London – On June 5, researchers at the University of Oxford quietly made a change to a late-stage clinical trial of their COVID-19 vaccine. In an amendment noted in a document marked confidential, they said they were adding a new group of participants.
The adjustment might seem minor in a large-scale study. But it masked a mistake that would have potentially far-reaching consequences: Many of the United Kingdom trial subjects had inadvertently been given only about a half dose of the vaccine.
The new volunteers would now receive the correct dose. The trial continued.
Much was riding on the Oxford vaccine, a British-led endeavor also involving U.K. firm AstraZeneca. Prime Minister Boris Johnson’s government was desperate for a success story after its early mishandling of the pandemic contributed to one of the world’s highest death tolls from COVID-19 — around 70,000 by late December. The government has secured 100 million doses.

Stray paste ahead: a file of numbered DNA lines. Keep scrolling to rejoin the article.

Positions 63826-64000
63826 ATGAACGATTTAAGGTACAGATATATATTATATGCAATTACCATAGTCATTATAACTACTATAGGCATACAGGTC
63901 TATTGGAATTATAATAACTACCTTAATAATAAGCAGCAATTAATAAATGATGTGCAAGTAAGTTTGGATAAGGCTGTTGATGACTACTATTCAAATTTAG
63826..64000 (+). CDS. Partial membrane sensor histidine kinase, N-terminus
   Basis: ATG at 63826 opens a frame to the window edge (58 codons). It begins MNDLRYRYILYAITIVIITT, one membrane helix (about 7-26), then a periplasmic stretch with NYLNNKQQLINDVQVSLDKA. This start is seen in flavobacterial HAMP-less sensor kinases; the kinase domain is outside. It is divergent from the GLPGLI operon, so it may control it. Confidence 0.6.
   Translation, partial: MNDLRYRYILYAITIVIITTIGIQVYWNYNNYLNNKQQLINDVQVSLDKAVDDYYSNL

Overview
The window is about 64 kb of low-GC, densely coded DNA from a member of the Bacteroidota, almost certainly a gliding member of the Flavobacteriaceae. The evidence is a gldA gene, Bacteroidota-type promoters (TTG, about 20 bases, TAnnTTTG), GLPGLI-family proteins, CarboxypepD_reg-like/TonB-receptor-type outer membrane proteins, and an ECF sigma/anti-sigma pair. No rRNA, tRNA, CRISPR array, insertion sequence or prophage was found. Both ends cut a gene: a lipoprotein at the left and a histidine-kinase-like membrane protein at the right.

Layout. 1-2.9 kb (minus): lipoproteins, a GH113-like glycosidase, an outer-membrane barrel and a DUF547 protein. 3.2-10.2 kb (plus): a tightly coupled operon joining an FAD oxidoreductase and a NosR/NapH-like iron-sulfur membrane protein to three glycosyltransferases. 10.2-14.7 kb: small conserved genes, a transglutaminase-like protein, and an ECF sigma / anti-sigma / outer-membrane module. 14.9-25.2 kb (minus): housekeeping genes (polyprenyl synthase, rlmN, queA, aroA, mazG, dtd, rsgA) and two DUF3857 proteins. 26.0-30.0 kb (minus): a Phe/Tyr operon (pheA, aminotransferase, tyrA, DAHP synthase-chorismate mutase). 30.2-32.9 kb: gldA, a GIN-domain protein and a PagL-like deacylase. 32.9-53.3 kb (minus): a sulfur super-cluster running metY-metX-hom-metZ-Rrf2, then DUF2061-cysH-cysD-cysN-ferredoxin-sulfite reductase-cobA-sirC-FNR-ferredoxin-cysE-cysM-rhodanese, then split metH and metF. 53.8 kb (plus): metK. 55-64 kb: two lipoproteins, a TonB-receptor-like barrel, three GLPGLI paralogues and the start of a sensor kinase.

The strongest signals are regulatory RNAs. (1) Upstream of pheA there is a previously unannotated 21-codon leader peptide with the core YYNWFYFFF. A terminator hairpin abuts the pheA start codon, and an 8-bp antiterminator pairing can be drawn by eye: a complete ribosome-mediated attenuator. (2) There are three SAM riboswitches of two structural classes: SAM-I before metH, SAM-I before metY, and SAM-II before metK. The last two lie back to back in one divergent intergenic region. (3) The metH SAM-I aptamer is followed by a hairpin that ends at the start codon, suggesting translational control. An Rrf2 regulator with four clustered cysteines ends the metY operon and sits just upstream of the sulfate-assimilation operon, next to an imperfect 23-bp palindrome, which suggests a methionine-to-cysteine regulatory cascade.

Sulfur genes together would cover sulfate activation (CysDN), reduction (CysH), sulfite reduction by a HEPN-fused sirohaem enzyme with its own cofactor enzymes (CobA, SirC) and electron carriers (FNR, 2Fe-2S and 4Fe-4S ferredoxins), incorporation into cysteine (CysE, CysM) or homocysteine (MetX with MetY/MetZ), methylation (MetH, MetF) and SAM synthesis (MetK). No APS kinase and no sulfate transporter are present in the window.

On Nov. 23, Oxford and AstraZeneca delivered positive news. They announced that the regimen of a half dose followed by a full dose booster appeared to be 90% effective in preventing COVID-19. Two full doses scored 62%. Oxford researchers have said they aren’t certain why the half-dose regimen was much more effective.
Johnson called the vaccine team and tweeted his thanks “for their brilliant work.” He went on, “These results are incredibly encouraging and a major step forward in our fight against COVID-19.”
Oxford and AstraZeneca are now hoping for quick authorization by Britain’s regulator. But questions about the trial and the results won’t go away.
Some experts say the dosing discrepancy raises doubts about the robustness of the study’s findings. And they worry about another acknowledged peculiarity of the study: The half-dose regimen wasn’t tested on anyone over 55 — the group considered at high risk from COVID-19. In contrast, a vaccine produced by Pfizer and BioNTech was tested on thousands of people over 65, with an efficacy of 94%.